India and China complete pull-back of forces from Pangong Lake

India and China have completed a troops withdrawal from the controversial part of the Himalayan border, according to a joint statement from India’s Defense Ministry.

The troops completed their withdrawal from Pangong Tso Lake on Saturday, the statement said.

In clashes at the badly marked border, 24 soldiers killed in June last year.

Both sides said they would work to defuse tensions on other parts of the border or Line of Actual Control (LAC).

India and China announced their decision withdrawing troops from the disputed area on February 11. Also commanders met on Saturday to assess the operation.

The both sides appraise the smooth completion of the disengagement of frontline troops in the lake area and note that this is significant progress which provides a good basis for resolving other remaining issues along the LAC in the western sector,” said in a statement.

The commanders held nine rounds of talks to get to this stage.

The statement acknowledged that other parts of the border remain tense and negotiations are expecting to resume.

“Both sides agreed to follow the important decision of their heads of state, to continue communication and dialogue. Also to stabilize and control the situation on the ground and to demand mutually acceptable solutions to other problems in a stable and orderly manner, so together we can maintain peace and tranquility in the border areas.”

Before withdrawing completely around Pangong Tso Lake, troops stationed on both sides on the north and south coast of the area claimed by both sides.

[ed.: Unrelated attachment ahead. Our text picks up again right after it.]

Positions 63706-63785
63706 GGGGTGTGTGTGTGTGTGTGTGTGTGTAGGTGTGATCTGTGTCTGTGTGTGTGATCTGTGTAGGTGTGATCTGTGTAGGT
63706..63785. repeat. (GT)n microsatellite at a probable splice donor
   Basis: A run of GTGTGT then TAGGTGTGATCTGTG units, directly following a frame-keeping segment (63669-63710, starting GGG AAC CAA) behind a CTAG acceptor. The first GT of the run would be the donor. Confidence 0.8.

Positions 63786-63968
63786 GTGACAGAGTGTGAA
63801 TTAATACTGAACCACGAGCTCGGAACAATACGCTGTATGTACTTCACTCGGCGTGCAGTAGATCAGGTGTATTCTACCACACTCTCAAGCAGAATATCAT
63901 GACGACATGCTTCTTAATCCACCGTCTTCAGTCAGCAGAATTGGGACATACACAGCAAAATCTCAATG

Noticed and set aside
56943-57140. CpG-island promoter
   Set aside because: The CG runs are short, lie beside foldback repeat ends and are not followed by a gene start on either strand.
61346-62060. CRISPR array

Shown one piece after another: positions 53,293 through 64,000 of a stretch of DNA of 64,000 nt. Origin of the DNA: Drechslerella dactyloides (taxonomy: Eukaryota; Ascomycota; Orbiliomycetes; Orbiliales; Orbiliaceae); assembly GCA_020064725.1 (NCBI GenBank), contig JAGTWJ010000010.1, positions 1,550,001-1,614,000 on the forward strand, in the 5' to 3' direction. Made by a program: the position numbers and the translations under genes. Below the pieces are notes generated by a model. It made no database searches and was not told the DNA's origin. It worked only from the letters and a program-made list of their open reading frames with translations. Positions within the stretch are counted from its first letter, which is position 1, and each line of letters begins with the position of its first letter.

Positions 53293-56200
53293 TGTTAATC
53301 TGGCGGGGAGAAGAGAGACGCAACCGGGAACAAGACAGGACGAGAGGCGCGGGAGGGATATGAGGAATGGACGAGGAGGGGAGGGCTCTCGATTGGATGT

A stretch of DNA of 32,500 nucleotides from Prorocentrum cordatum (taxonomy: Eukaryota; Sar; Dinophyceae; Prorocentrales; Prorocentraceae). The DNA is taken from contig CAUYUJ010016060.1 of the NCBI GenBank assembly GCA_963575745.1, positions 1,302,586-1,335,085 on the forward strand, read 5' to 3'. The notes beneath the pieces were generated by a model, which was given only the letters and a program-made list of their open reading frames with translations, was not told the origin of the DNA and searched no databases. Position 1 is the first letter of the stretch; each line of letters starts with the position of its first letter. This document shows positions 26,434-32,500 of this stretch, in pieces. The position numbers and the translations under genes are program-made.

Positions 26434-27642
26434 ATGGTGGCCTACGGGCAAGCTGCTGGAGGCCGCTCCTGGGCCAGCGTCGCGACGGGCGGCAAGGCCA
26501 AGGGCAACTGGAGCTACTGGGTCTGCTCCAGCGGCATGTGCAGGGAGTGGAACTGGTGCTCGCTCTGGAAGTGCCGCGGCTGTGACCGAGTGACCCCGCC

Months of tensions have raised concerns that the continued deployment of thousands of troops in the Chinese-led region of Ladakh and Aksai Chin could escalate the conflict.

Storyline behind India and China dispute

India and China had embroiled in a border dispute for decades and started a war in 1962. The border is 3,440 km long and borders are not clear.

Source: Satellite Image 2020 Maxar Technologies

The rivers, lakes and layers of snow along the border mean lines can shift, bringing armies together and creating confrontation. However, the two countries have long agreed not to use weapons or explosives at the border.

In January, troops on both sides injured in clashes in the northeastern Indian state of Sikkim.

20 Indian soldiers were killed in clashes in June in the Galwan Valley. China admitted two days ago that four of its soldiers also killed in the clashes. The weapons used reportedly included stones and rivets.

China says the incident involved a “fist fight”.

Related: UNITED NATIONS chief hopes Indo-China border conflict could be dialled down through dialogue

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